Perry doesn't actually want to run. 

I've had trouble trying to figure out what Rick Perry was up to. For awhile I thought he actually wanted to be VP and wouldn't actually enter the race. Now, it's looking increasingly likely that he will run for President. But why is he waiting? Is he waiting for the debt ceiling impasse to end? Is he just biding his time for some reason?

Here's what I now think, although I feel less confident in my Perry predictions then in my other forecasts. I think he wasn't planning on running, that he wanted to flirt with running so he could get the attention and then be an automatic, stone cold VP lock.

 Seriously, Romney/Perry would be a dangerous ticket.

But then people began to tell him that Romney might not win. That someone Bachmann might win. Someone as conservative as Bachmann will need a relative moderate on her ticket--not Perry. Once Romney's hold on the nomination began to slip, Team Perry realized they needed to make their own noise. That hitching themselves to the Mitt Train was not the only option.

However, I think that behind this hesitation is also the fact that Perry doesn't actually want to run for President. It sucks. It's tiring. He has to go to places like Iowa and NC and SC where he's not automatically worshiped. Perry hasn't had to introduce himself to voters in twenty years, not since he ran for Lt. Gov with W. way back in the day, and he's not eager to start now.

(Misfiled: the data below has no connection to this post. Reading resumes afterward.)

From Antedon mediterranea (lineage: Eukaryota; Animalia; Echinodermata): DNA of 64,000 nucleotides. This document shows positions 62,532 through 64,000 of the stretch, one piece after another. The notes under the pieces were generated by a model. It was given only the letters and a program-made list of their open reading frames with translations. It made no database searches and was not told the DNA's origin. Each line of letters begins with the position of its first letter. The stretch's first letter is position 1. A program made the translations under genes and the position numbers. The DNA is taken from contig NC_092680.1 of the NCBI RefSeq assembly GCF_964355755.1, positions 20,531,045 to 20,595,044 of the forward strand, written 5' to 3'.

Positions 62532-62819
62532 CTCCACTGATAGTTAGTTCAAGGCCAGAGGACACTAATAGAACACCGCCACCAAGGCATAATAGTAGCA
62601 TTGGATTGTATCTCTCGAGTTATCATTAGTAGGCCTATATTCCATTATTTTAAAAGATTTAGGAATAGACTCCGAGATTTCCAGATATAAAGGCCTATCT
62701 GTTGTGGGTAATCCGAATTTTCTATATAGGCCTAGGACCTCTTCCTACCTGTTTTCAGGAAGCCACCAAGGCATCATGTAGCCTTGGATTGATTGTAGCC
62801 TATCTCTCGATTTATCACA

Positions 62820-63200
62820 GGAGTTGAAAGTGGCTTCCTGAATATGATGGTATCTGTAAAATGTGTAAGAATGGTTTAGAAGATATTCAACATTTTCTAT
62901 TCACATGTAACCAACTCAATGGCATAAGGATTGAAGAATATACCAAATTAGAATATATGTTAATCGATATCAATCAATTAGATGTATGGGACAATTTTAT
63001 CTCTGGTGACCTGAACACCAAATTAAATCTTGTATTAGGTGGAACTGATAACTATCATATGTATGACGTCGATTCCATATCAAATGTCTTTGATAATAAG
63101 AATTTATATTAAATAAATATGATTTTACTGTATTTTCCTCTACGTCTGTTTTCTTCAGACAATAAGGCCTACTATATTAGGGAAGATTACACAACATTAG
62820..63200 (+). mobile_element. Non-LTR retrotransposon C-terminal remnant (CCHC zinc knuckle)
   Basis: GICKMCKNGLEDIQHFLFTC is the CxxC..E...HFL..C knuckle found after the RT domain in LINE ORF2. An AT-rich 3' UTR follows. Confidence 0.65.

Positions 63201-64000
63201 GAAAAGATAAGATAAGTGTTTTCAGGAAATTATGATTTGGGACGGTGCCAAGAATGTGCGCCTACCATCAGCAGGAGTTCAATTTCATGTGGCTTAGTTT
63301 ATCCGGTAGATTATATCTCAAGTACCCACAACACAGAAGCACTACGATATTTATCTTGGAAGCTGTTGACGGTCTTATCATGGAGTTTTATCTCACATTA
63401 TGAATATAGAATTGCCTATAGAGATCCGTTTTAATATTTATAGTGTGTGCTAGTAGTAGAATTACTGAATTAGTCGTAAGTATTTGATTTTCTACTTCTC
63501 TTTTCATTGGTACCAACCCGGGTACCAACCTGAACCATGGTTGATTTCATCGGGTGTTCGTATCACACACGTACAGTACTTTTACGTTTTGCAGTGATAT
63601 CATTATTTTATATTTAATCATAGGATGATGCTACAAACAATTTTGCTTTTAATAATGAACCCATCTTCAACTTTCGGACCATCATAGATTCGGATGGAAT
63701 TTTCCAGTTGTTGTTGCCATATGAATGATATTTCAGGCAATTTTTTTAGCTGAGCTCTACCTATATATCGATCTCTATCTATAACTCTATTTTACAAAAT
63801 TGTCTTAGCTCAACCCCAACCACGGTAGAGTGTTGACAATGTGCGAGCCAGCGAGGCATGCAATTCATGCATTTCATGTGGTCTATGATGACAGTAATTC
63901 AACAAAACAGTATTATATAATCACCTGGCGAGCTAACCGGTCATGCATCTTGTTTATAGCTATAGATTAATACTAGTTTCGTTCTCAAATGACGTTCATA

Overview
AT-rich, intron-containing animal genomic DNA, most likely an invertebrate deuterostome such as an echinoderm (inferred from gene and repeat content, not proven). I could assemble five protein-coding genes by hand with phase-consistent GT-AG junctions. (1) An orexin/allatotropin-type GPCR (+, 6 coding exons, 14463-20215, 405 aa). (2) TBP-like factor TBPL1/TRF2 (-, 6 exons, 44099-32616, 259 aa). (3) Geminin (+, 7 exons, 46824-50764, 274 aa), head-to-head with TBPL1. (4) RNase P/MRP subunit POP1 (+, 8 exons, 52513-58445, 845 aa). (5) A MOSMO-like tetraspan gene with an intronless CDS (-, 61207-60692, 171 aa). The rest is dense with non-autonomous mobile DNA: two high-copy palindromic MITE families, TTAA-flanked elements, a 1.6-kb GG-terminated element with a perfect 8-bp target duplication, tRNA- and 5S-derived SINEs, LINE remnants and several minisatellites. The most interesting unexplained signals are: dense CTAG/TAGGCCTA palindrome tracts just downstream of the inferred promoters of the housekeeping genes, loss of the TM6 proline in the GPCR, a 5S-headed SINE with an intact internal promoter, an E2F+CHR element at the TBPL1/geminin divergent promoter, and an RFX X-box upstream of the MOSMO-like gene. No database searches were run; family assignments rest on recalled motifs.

And if he does run, then I think he's going to fall apart because he hasn't had to do serious campaigning in so long. This is the Perry dilemma--don't run and risk your relevance vanishing, or run  and risk getting all dirty with the grime of real electioneering.

Sunday, June 12, 2011

Something New and Webby

You don't have to look too hard to find all sorts of accounts of how the internet has changed how writing is distributed to readers. But here's my recent story, which I think is interesting for how "new" it will sound. Some of the terms in this story would have been total nonsense only four or five years ago.

My most recent publication is called "Something Bad and Stingy" and you can find it at Briefly, here's the story of how my story made it that site: